What it Truly Means to Win

Janice teaches our Mindful Studies class at Lincoln High School. She shared this amazing story about one of the teens in her class.

One day after class Molly (not her real name) approached me and handed me a beautiful gold medal with a blue ribbon. She smiled at me and said, "This is for you." I was a bit surprised, but thanked her and asked her to tell me more.

I never thought being kind to myself mattered until taking this class.

Molly practices fencing competitively and has for all her life. Recently she’d been seriously injured, and after a long and hard recovery, she was back at it, but her fencing just wasn't the same. She was constantly plagued by doubt and negative thoughts about herself. Her performance suffered, and she hadn’t won any medals in a long time.

The previous weekend, she was at a big competition, facing off with a life-long opponent. Her chances of winning seemed impossible, and she felt the familiar tide of doubt and self-criticism rising. But as she walked out onto the floor for her match, an amazing thing happened.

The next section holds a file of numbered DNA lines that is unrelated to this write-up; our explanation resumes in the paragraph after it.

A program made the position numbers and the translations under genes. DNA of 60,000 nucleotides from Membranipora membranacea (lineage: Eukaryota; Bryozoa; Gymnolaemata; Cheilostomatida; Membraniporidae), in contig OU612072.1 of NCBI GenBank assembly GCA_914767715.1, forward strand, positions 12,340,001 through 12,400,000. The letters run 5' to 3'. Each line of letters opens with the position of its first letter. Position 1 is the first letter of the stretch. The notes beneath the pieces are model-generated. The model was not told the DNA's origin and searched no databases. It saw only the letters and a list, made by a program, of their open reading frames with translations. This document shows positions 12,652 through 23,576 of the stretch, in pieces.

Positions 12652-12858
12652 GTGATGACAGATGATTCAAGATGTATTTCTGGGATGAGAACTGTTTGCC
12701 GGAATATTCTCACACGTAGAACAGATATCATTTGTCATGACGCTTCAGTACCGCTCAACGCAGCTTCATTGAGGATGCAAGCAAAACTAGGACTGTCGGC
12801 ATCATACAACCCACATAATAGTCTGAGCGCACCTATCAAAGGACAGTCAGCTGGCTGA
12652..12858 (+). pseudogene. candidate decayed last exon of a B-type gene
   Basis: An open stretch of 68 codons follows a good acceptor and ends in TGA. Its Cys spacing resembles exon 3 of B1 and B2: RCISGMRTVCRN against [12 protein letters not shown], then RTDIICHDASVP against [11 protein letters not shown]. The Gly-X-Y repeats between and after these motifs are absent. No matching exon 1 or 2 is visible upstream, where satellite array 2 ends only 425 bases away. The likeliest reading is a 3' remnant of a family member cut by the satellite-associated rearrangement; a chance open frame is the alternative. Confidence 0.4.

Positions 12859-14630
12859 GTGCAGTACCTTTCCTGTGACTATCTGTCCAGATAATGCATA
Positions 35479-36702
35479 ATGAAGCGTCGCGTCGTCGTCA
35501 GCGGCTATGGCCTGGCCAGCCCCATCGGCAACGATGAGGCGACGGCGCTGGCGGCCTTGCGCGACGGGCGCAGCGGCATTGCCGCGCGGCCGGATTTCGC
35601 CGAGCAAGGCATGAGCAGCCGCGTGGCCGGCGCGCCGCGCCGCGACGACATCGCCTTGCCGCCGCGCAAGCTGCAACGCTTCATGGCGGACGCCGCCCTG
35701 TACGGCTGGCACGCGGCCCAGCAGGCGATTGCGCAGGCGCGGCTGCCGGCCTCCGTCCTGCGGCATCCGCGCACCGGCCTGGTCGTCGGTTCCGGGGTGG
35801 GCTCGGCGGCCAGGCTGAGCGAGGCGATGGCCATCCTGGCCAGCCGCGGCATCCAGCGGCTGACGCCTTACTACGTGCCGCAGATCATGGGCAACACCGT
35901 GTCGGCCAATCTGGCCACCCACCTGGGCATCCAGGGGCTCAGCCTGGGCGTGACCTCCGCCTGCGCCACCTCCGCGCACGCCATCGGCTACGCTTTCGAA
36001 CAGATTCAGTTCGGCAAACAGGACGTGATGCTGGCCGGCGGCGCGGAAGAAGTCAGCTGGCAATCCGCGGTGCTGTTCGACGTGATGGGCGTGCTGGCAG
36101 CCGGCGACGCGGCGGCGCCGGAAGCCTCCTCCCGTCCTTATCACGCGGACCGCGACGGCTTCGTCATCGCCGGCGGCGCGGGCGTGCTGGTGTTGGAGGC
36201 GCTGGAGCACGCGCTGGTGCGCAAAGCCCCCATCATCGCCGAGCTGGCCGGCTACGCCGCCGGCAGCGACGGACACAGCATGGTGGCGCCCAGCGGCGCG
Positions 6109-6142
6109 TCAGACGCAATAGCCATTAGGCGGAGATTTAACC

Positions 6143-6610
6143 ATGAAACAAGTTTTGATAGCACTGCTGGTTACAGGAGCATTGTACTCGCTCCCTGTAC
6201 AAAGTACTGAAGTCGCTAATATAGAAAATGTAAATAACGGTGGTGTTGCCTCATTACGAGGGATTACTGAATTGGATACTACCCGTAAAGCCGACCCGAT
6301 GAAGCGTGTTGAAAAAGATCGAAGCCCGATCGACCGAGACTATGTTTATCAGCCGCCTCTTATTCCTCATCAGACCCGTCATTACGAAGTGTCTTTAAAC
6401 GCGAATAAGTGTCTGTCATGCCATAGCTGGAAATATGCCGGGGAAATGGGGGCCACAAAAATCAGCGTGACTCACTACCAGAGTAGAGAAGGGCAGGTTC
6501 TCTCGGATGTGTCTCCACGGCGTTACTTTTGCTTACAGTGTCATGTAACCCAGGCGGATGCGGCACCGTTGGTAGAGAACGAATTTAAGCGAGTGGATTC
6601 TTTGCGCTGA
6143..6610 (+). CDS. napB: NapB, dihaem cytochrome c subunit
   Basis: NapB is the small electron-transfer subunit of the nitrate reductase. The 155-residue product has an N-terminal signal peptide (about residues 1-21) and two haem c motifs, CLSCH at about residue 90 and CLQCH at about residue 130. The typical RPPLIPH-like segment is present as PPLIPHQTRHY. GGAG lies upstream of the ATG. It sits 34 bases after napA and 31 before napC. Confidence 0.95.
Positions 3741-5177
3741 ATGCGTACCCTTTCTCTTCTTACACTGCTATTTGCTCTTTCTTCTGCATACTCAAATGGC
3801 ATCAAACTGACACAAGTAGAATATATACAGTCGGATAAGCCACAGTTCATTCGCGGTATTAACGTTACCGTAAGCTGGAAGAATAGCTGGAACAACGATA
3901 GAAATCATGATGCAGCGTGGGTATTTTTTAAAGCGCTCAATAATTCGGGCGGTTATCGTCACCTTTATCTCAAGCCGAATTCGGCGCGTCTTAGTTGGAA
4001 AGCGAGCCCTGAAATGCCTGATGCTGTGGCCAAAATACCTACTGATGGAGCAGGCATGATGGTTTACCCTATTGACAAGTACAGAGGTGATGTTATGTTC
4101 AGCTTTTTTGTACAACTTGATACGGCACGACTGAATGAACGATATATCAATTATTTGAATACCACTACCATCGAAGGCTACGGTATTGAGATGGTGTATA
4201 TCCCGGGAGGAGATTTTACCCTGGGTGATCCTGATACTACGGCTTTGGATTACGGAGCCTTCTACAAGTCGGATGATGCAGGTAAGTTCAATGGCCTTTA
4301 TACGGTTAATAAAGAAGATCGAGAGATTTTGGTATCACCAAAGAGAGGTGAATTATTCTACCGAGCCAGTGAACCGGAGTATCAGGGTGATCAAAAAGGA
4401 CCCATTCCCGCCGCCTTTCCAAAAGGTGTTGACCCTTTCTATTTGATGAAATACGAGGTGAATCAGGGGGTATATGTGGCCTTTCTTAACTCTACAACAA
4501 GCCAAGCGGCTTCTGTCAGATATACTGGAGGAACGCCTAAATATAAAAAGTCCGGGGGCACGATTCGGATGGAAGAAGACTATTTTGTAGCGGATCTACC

The last class in Mindful Studies had focused on self-compassion, including examining the negative ways that students talked to themselves and developing reassurances based on unconditional love. Molly had always been skeptical of self-compassion, but as she faced her competitor that day, it suddenly struck her that she had nothing to lose. She took a deep breath, and instead of the critical things she’d been saying to herself, she started saying things to herself like, "You're ok just the way you are," "It doesn't matter if you win or lose,” and "I'm here with you."

Every time there was a pause in the match, Molly would take more deep breaths and keep offering herself compassionate reassurances: "I love you no matter what," reminding herself that her self-worth was so much more than the outcome of this match.

But Molly didn’t lose. She won the match.

It isn’t the fact that Molly won the match that’s important. What’s important is that Molly’s story is a beautiful example of the power our thoughts have to shape our reality.

When she told me her incredible story, with tears in her eyes, she said, "I never thought that being kind to myself mattered until taking this class." Molly qualified for a state-wide competition, and she reported that self-compassion is now a mandatory part of her pre-match preparation.

It isn’t the fact that Molly won the match that’s important. What’s important is that Molly’s story is a beautiful example of the power our thoughts have to shape our reality. She redirected her attention, and it changed how she felt and therefore how she acted.

If even one teen has an experience like this, we’ve been successful.

Janice holds the fencing medal given to her by her student.

Janice holds the fencing medal given to her by her student.